David Frum has often questioned Republican behavior since leaving the Bush White House. I imagine that is due to a combination of factors including the Republicans moving much further towards the extreme right, and as those not working for someone in office have more freedom to tell the truth. His list of Seven Habits of Highly Ineffective Political Parties provides some useful insight into how the saner Republicans think. In some cases he is wrong, such as in not believing we can afford to do what the rest of the world with modern economies can in providing affordable health care for all. At least he concedes that Obamacare is not the calamity they claim:
If the United States has remained a constitutional republic despite a government guarantee of health care for people over 65, it will remain a constitutional republic with a government guarantee of health care for people under 65. Obamacare will cost money the country doesn’t have, and that poses a serious fiscal problem. But it’s not as serious a fiscal problem as is posed by the existing programs, Medicare and Medicaid, which cover the people it costs most to cover. It’s not a problem so serious as to justify panic.
Yet panic has gripped the Republican rank-and-file since 2009—and instead of allaying panic, Republican leaders have aggravated and exploited it, to the point where the leaders are compelled to behave in ways they know to be irrational. In his speech to the “Bull Moose” convention of 1912, Teddy Roosevelt declared, “We stand at Armageddon and we battle for the Lord!” It’s a great line, but it’s not a mindset that leads to successful legislative outcomes.
He gave arguments other than racism for Republican hatred of Obama:
Barack Obama was never likely to be popular with the Republican base. It’s not just that he’s black. He’s the first president in 76 years with a foreign parent—and unlike Hulda Hoover, Barack Obama Sr. never even naturalized. While Obama is not the first president to hold two degrees from elite universities—Bill Clinton and George W. Bush did as well—his Ivy predecessors at least disguised their education with a down-home style of speech. Join this cultural inheritance to liberal politics, and of course you have a formula for conflict. But effective parties make conflict work for them. Hate leads to rage, and rage makes you stupid. Republicans have convinced themselves both that President Obama is a revolutionary radical hell-bent upon destroying America as we know it and that he’s so feckless and weak-willed that he’ll always yield to pressure. It’s that contradictory, angry assessment that has brought the GOP to a place where it must either abjectly surrender or force a national default. Calmer analysis would have achieved better results.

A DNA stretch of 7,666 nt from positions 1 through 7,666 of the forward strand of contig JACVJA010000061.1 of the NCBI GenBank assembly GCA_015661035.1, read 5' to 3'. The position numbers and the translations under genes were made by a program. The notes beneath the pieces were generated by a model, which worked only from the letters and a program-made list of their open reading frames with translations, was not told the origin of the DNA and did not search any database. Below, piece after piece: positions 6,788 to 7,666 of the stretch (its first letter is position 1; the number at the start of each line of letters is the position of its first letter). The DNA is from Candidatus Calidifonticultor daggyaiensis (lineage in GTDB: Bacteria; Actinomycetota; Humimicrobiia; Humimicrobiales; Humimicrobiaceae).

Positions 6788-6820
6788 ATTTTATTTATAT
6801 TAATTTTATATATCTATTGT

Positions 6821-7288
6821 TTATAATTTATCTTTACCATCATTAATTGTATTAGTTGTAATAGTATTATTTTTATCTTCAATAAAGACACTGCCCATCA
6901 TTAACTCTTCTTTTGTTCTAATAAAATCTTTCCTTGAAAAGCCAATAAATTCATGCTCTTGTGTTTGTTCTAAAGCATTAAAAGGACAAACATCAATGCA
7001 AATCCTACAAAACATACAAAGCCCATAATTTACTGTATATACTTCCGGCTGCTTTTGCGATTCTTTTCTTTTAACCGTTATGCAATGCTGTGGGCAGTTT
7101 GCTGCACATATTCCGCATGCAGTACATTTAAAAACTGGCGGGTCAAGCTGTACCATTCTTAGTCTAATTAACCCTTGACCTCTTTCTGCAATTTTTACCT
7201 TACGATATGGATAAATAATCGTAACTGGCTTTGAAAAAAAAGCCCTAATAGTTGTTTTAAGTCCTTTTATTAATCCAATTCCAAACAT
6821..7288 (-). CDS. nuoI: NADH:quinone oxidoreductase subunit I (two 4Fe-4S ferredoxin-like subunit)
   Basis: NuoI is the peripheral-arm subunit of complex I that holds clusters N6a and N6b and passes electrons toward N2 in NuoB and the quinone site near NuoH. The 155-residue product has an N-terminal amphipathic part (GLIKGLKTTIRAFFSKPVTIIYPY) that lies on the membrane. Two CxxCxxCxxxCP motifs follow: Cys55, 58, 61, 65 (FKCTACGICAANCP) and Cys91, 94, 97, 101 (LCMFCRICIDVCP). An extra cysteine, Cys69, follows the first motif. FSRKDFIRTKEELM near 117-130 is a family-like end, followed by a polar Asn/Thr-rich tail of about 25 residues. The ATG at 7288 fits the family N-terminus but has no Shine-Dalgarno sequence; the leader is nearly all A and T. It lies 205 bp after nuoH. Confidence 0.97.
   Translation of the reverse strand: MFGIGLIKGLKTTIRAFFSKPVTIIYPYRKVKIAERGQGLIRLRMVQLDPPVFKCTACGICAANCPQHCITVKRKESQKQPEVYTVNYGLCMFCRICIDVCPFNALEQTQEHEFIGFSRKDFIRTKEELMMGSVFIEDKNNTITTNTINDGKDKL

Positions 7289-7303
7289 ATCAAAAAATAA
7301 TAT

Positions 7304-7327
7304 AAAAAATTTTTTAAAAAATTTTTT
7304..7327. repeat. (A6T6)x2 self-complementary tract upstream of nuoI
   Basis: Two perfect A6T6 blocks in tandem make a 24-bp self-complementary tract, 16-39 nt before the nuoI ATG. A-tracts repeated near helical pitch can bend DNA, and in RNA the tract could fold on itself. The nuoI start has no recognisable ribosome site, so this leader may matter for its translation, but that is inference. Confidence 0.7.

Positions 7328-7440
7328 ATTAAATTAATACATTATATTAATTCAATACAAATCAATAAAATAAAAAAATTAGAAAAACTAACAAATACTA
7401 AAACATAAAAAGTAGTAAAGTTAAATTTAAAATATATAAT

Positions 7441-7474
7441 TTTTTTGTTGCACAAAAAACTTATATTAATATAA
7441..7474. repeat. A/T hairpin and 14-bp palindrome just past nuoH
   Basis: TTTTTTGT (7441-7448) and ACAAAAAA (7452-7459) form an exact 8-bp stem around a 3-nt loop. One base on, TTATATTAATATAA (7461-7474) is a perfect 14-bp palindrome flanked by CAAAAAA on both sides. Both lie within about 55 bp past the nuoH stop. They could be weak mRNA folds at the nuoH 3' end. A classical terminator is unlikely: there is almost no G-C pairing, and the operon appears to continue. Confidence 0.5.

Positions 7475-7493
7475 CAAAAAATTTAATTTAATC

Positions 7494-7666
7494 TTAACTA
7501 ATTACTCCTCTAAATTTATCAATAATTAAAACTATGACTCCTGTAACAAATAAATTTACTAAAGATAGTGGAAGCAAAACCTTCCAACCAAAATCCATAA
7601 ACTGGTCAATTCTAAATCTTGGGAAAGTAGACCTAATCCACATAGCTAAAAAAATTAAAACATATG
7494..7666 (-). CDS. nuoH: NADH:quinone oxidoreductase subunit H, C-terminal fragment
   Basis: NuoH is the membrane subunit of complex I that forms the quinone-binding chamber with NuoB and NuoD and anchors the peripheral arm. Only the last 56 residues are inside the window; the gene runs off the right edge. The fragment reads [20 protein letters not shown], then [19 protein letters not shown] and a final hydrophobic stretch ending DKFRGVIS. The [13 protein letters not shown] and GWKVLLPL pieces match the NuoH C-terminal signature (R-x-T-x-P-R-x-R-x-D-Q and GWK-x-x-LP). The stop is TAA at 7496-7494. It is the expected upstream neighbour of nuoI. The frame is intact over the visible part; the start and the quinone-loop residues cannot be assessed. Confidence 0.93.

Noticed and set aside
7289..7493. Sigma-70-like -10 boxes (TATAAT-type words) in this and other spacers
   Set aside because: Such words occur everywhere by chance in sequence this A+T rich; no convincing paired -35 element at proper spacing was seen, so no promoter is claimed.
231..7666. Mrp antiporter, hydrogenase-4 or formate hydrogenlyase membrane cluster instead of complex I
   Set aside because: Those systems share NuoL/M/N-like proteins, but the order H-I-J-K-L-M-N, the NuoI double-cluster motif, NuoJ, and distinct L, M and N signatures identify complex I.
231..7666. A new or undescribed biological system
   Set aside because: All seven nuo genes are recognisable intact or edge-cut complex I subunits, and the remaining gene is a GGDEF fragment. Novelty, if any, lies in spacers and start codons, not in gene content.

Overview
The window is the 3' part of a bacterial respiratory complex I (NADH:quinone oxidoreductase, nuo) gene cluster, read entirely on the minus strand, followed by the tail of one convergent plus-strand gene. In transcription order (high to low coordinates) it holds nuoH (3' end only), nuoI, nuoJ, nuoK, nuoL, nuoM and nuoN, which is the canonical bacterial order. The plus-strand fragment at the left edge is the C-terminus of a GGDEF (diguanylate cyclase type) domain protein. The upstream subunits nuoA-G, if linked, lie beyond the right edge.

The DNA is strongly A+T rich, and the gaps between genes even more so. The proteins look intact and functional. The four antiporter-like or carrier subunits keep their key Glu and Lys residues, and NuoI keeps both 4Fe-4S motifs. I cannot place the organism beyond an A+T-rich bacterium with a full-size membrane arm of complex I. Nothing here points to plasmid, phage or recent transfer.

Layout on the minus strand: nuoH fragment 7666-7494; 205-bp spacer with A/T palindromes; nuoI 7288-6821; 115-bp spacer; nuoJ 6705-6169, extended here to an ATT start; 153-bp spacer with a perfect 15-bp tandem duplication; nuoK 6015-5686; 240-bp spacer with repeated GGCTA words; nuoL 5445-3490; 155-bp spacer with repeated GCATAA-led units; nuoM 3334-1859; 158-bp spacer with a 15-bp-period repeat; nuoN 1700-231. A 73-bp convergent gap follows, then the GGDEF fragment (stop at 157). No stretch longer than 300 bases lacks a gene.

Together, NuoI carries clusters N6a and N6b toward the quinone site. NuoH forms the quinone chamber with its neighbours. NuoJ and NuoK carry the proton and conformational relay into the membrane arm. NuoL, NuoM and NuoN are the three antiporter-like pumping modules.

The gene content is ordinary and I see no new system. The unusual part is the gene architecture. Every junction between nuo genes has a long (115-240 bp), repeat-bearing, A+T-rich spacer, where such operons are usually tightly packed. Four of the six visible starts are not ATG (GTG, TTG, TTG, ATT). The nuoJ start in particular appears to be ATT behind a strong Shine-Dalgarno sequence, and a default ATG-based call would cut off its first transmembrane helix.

True, the know-nothings of the far right would oppose any educated president who acts like they are educated. They just can’t stand things like facts as they show that right wing policies make no sense. The right wing base also hates America for our freedoms, desiring to replace our liberal heritage with religious their religious beliefs. There are reasons besides being black that Republicans dislike Obama. This does change the fact that racism is endemic in the conservative movement and being black did lead to immediate and unreasonable opposition to Obama. If conservatives were willing to look at Obama’s actual beliefs, they might never agree with him on some social issues, but they would see that he is relatively conservative on many economic issues and is willing to compromise on quite a bit. Of course Obama may hold the view of an Eisenhower Republican on many issues, but to the far right Eisenhower was suspected of being a Communist.
The other most important confession from Frum is on the role of the right wing noise machine:
The actor Hugh Grant once bitterly characterized his PR team as “the people I pay to lie to me.” Politicians do not always need to tell the truth, but they always need to hear it. Yet hearing the truth has become harder and harder for Republicans. It takes a very unusual spin artist to remember that what he or she is saying isn’t actually true. Non-politicians say what they believe. Politicians sooner or later arrive at the point where they believe what they say. They have become prisoners of their own artificial reality, with no easy access to the larger truths outside. This entombment in their own artificial reality was revealed to the entire TV-watching world in Karl Rove’s Fox News election night outburst against the Ohio 2012 ballot results. It was the same entombment that blinded Republicans to the most likely outcome of their no-compromise stance on Obamacare—and now again today to the most likely outcome of the government shutdown/debt ceiling fight they started.
The false narrative created by the far right is a dangerous threat to democracy due to the need for an informed electorate. It becomes even more dangerous when conservative politicians believe their own lies.